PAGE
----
“What happened?” I asked, not sure I wanted the answer.
“I was on the train, headed back to the city when a momma and her three little ones get on. There were seats available near this one man, so she put the children in the seats. The man, instead of being kind, looked at the mom and said, “Lady, your kids better not touch me.” The mom spoke to the children, and the kids really did try to sit still, but it’s hard for little ones – and the one little girl was only about two, then probably a four-year-old and maybe five to six-year-old. The man was just getting uglier and uglier! He finally got so agitated, he got up, nearly knocking the little boy right out of his seat and said, “I told you to not let your kids touch me!” and stomps away, while tramping on the woman’s feet!
“This man was being an idiot!” my friend continued, “and frankly I get more annoyed with people like that than small children being small children!”
“I get it,” I said, hoping my friend would calm down.” But my friend has a point. There are adults who behave worse than small children. The other side of that, however, are the times when adults encourage bad behavior from their children.
I have been appalled, in stores, by the way young children yell, scream, and throw tantrums when they can’t have exactly what they’ve seen on a shelf in the isle. What’s really frightening is how parents sometimes make bargains and bribe children to “be good” in the store…..so there is some kind of reward, “prize” if you will, when the shopping trip is finished, rather than considering discipline.
We want our children to be well-mannered, especially when we are in public. I was far from a perfect mom, but I recall being able to take all five of our young children to a restaurant, shopping, or church and usually having decent behavior. It wasn’t that my children were any more special than anyone else’s…… but my husband and I “expected” them to behave well, and the children knew the consequences of not behaving. The truth is, children are capable of having good manners, even at a very young age.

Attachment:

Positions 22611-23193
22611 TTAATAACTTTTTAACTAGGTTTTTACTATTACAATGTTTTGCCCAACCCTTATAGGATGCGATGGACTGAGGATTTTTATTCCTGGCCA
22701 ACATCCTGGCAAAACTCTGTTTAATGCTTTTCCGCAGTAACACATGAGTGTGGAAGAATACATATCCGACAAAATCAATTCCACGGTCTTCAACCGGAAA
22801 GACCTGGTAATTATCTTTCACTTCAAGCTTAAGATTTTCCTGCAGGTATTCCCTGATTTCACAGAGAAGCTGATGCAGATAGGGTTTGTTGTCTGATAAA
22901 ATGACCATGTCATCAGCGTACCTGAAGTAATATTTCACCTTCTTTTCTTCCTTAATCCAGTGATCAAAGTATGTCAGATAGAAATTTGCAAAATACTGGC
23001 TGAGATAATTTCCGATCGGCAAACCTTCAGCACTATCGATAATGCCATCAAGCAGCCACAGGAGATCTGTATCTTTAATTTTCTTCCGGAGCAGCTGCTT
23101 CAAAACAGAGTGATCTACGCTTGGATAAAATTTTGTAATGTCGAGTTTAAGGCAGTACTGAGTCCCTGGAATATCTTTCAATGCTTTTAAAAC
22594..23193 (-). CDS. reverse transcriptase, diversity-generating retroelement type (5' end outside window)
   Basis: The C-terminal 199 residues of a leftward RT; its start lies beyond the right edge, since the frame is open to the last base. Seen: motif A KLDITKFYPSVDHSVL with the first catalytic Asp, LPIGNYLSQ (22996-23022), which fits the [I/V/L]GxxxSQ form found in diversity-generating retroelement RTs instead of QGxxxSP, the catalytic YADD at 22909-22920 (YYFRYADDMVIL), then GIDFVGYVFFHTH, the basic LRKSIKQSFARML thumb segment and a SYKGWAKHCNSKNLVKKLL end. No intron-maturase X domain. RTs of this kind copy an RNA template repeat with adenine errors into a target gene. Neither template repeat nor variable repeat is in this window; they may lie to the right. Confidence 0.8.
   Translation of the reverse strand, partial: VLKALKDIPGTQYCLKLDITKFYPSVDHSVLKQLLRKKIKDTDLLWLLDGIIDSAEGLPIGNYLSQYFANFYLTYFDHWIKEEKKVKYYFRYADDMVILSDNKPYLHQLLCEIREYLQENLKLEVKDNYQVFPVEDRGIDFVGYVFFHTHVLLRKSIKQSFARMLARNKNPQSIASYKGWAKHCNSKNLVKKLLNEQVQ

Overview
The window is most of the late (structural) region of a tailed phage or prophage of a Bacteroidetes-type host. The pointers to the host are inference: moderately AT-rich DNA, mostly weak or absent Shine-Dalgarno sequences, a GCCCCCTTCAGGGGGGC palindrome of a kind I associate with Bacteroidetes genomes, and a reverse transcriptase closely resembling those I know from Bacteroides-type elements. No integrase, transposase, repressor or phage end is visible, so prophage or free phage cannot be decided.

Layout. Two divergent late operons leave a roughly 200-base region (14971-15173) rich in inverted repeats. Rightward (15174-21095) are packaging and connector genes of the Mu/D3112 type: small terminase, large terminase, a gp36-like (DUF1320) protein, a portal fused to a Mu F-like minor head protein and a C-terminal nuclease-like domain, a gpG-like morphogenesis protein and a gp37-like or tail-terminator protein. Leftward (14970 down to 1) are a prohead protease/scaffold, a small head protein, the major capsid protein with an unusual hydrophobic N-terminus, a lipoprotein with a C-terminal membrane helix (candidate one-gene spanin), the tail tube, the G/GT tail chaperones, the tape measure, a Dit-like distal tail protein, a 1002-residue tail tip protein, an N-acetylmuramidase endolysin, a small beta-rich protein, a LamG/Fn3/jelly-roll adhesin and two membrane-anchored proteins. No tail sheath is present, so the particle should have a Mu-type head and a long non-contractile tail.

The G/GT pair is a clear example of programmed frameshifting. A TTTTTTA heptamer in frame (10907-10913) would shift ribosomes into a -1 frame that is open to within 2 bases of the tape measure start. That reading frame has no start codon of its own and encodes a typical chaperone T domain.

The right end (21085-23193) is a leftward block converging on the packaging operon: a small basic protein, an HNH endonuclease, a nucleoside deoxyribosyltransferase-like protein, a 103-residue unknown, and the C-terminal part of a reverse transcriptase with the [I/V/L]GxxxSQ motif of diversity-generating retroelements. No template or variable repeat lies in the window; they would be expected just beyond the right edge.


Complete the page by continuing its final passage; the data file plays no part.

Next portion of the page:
Expectations are the guidelines given to our children as they grow. If we expect them to be loud and obnoxious, you can be sure they will accommodate. In a bizarre manner, it’s a way of “bullying the parent to get their way.” Sadly, however, these kinds of behaviors learned at a young age, often continue throughout their teen years and into adulthood. It becomes the attitude they live by. They grow up believing if they want something, they should simply “bully” whomever necessary to see their demands are met. It’s interesting (and shameful) that we actually witness this kind of behavior on TV and the industry thinks it’s funny….. calling the shows “sit-coms.”
I challenge you through this next year, to reflect on your children’s (or grandchildren’s) behavior. Are you comfortable taking them in public or would you rather get a sitter so you don’t have to deal with bad behavior? Do you see them tormenting, harassing, or even terrorizing you as parents, or grandparents to attain their demands? How should this be handled? Share your thoughts!